And at a $50 million price tag – which I’ll mention is half the valuation of Clinkle, that other wildly successful mobile payments venture first based on sound waves and now on Treats tied to debit transactions – that might not be as nutty as it sounds.
Then again, I suppose that Softcard does have some assets that are worth leveraging by Google.
Softcard’s carrier relationships would offer Google Wallet the chance to have its “Wallet app” loaded and installed each time a customer bought a phone, sort of like Softcard/ISIS claimed last year was driving 60k downloads a week. That, I’ll mention, didn’t do much to ignite Softcard so it will clearly take much more than just that to move the Google Wallet powered by Softcard needle.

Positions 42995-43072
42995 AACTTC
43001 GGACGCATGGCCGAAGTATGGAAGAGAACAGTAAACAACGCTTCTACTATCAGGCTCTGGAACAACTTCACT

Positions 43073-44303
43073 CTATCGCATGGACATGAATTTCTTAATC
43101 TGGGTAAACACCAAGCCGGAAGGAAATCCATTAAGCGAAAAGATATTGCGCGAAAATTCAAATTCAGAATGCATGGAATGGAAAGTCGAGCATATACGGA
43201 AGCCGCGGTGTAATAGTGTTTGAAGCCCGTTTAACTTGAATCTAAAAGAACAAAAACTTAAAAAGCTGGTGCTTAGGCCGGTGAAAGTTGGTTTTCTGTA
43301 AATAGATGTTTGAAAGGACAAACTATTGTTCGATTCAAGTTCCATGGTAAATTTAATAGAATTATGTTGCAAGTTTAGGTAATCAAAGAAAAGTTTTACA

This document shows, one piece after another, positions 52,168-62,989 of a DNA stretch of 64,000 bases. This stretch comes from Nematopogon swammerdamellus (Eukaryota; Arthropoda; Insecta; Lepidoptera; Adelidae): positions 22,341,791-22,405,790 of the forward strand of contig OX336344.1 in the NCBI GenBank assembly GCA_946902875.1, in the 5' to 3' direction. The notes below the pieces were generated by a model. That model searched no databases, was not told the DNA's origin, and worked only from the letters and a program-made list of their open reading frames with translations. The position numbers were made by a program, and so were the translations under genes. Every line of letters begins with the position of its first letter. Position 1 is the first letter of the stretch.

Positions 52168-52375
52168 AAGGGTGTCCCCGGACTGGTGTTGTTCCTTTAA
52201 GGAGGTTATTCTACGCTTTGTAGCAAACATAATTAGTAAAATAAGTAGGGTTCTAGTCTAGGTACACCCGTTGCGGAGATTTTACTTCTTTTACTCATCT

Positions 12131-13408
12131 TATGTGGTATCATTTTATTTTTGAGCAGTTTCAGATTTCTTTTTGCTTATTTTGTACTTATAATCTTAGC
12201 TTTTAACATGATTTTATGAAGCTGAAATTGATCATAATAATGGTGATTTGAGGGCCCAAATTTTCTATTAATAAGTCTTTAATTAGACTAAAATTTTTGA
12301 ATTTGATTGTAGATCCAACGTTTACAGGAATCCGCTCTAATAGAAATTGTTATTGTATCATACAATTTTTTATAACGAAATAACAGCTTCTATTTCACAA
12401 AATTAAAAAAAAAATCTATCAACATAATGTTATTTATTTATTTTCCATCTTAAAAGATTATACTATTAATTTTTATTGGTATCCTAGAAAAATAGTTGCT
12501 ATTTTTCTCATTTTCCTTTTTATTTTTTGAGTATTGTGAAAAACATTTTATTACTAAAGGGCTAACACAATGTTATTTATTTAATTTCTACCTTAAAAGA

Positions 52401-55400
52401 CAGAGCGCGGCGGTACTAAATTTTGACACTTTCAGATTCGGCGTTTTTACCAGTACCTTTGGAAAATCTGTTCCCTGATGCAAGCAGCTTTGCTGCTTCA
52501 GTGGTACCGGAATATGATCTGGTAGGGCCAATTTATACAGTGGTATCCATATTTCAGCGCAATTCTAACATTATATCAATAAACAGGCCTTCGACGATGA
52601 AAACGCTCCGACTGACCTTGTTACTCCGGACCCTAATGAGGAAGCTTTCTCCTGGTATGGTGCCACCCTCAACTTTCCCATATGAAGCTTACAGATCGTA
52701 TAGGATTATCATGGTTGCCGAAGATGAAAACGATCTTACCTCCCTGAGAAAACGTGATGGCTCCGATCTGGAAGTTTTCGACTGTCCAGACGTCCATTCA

But Softcard is the only carrier-based NFC spec out there and one might surmise that the carriers feel that this is their last shot at getting a piece of that mobile payments brass ring. With many players now having (and pursuing) visions of creating the Android version of Apple Pay ecosystem, a marriage with Google, which would enable them to get a piece of the action, is likely the motivation here. (Perhaps, combined with the wishful thinking that such a move might put the brakes on Google’s HCE ambitions with Google Wallet, which, of course, cuts out the carriers entirely.)
And, now that Apple Pay has given NFC a new lease on life, this acquisition could help Google Wallet get some much-needed momentum around in-store payments.
Not to mention access to Tapper, the Muppet that Softcard recently made the focal point of a consumer campaign to get consumers to “tap” their phones at merchants.